Suddenly, Mum's Mukasey's Word
On Wednesday Michael Mukasey said all the right things to the Senate Judiciary Committee. Yesterday he didn't say nearly enough. Some senators are understandably frustrated, but the fact remains: If he is confirmed as attorney general, Mukasey will -- by his mere presence -- singlehandedly improve the professionalism and independence of the Justice Department.
If the committee had taken a voice vote Wednesday, Mukasey would have been confirmed unanimously. Yesterday's testimony shows that is no longer a possibility, as Mukasey repeatedly frustrated committee Democrats with evasive answers to pressing questions.
Did White House counselors caution him against appearing too moderate or conciliatory toward Democrats? Did committee members simply ask more pointed questions? Did Mukasey drink from the Cup of Addington? Your guess is as good as mine.
Here is one such disappointing exchange, as chronicled in the New York Times:
"Is waterboarding constitutional?" [Mukasey] was asked by Senator Sheldon Whitehouse, a Rhode Island Democrat, in one of today's sharpest exchanges. "I don't know what is involved in the technique," Mr. Mukasey replied. "If waterboarding is torture, torture is not constitutional."
Mr. Whitehouse described Mr. Mukasey's response as a "massive hedge" since Mr. Mukasey refused to be drawn into a conversation over whether waterboarding, which has been used by the Central Intelligence Agency to question terrorist suspects, amounted to torture.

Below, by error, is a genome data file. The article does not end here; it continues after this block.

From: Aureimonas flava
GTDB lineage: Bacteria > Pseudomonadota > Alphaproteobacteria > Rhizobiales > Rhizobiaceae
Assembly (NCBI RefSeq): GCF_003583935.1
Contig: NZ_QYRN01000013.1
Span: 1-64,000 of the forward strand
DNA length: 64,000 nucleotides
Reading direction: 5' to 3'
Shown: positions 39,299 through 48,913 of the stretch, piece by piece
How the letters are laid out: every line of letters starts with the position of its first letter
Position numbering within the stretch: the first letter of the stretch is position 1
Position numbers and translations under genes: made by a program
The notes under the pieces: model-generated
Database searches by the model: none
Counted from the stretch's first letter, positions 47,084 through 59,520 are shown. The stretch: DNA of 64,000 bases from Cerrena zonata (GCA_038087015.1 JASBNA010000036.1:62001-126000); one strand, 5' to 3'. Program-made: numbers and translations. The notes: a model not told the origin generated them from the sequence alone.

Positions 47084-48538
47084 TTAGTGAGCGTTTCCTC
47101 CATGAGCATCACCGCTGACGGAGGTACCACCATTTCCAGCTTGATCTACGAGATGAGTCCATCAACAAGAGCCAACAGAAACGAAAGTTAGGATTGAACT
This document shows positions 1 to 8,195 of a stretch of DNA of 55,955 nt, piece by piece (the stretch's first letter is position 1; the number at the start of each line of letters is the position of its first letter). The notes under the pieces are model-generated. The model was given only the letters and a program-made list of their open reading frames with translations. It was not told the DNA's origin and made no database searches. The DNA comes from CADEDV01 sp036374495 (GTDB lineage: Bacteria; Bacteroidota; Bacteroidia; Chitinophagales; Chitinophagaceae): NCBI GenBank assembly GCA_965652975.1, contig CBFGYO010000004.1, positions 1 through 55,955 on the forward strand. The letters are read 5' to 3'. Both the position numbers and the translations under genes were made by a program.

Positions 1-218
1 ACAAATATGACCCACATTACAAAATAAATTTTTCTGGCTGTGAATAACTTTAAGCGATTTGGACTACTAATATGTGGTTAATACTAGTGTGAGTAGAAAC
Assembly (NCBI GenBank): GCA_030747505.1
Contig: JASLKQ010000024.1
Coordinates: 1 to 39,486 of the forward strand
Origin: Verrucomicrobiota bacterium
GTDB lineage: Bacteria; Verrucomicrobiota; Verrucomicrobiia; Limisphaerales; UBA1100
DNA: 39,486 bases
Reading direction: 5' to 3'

"It either is or it isn't," the senator continued. "Waterboarding is the practice of putting somebody in a reclining position, tying them down, putting cloth over their faces, and then pouring water over them to simulate drowning. Is that constitutional?"
Mr. Mukasey repeated his answer: "If it amounts to torture, it is not constitutional." Mr. Whitehouse said he was "very disappointed in that answer -- I think it is purely semantic."
"I'm sorry," Mr. Mukasey replied.
Sorry, indeed. Mukasey should have been more forthcoming about waterboarding than he was. Either he thinks it is torture or he doesn't -- anyone could come to a conclusion based upon Whitehouse's definition. And the last thing we need from the Justice Department is more obfuscation and semantics.
But the fact is that as much as anyone would love to transform Mukasey into the second coming of Elliot Richardson, he is in the end a conservative jurist who isn't always (or even frequently) going to agree with, say, Sen. Patrick Leahy (D-Vt.). He is, after all, President Bush's nominee.
So don't panic. Remember, it could be -- it was -- so much worse.
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